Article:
Water is what provides life. It is required to grow crops. When drought or other water shortages occur, famine is sure to follow. Instead of shipping in food supplies to alleviate hunger and reduce the effects of famine, we could invest into desalination plants and water transportation structures that would allow communities to continue growing their own food. That would allow workers to maintain their employment at the same time, providing an economic benefit to each community simultaneously.

4. It may be able to reduce global energy costs.

The movement of water has a specific energy cost which must be considered. The developed world has a specific infrastructure network which transports water to various communities from its source. Building this infrastructure has a capital expenditure associated with it. Moving the water requires energy that has a specific cost structure with it. By creating more water resources through desalination, we could reduce global energy costs and shift our production efforts toward other industries.

5. It could stop water diversions from happening.

In the United States, 20% of the most endangered rivers face threats of extinction because of excessive water withdrawals which occur. Another 20% are endangered because of water diversions that occur. In California, more than 100 miles of mainstream river have been dry for 50 years or more because of the practice of diversions. Not only does this affect natural habitats, it also changes our access to marine life. Desalination would reduce the number of diversions necessary, which would restore water access to areas that may not have had it for decades.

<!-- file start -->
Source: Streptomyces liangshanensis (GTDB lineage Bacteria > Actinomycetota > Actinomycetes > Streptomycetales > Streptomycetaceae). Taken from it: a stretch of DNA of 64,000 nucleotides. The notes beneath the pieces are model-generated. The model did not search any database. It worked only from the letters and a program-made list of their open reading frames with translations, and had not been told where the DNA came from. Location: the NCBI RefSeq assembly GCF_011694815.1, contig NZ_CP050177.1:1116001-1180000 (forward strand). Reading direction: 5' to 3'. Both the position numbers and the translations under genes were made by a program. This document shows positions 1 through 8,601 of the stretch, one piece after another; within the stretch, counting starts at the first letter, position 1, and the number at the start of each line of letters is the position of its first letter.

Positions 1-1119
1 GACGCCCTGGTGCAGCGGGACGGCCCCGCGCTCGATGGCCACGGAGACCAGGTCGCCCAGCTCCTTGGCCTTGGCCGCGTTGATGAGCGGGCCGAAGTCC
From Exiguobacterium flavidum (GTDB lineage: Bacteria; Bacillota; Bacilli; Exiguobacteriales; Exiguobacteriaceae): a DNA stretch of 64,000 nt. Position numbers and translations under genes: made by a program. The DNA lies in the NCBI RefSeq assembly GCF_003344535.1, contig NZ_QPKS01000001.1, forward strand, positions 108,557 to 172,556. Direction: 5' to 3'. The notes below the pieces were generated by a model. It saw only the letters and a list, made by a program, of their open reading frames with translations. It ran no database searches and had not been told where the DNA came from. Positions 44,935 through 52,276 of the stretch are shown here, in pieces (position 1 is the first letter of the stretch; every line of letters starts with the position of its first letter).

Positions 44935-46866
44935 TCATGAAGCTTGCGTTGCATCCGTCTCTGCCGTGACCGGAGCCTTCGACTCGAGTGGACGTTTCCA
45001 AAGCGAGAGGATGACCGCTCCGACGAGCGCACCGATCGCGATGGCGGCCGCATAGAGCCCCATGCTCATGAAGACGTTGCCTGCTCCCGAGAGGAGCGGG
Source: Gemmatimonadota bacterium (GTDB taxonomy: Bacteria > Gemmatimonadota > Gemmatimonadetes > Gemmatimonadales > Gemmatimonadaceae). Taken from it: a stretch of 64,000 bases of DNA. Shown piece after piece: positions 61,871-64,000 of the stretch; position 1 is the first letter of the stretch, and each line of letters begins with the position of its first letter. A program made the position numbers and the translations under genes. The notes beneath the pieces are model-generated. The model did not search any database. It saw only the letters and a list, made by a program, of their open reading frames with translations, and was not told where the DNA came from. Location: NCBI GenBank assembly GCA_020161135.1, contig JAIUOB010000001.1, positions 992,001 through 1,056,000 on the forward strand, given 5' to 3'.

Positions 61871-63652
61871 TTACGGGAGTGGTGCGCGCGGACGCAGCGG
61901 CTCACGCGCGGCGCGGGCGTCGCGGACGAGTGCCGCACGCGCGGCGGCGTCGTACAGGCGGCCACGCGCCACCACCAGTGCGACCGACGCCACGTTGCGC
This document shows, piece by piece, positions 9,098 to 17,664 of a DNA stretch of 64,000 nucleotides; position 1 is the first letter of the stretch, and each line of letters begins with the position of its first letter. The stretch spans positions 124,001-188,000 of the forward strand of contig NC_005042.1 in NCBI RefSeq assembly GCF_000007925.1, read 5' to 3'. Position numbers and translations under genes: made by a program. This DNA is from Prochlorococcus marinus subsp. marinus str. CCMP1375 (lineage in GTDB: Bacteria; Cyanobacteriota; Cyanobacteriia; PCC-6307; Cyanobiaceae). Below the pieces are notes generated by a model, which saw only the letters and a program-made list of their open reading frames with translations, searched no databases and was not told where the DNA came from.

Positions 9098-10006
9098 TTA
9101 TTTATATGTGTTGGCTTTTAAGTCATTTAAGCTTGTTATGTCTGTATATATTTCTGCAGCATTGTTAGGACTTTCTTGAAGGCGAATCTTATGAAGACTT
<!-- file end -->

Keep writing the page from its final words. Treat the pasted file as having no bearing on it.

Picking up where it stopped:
6. It would allow us to build up water reserves for future use.

The Earth goes through natural weather cycles. Some years may bring lots of rain and snow. Other years may bring little, if any, precipitation that can be used as drinking water. Through desalination, we have an opportunity to create fresh water reserves that could be used when access to new water supplies becomes limited. We already have the infrastructure in place to hold this water as well, thanks to our hydropower facilities, underperforming lakes and rivers, and other areas of water retention.

7. It could allow us to stabilize local, regional, national, and global economies.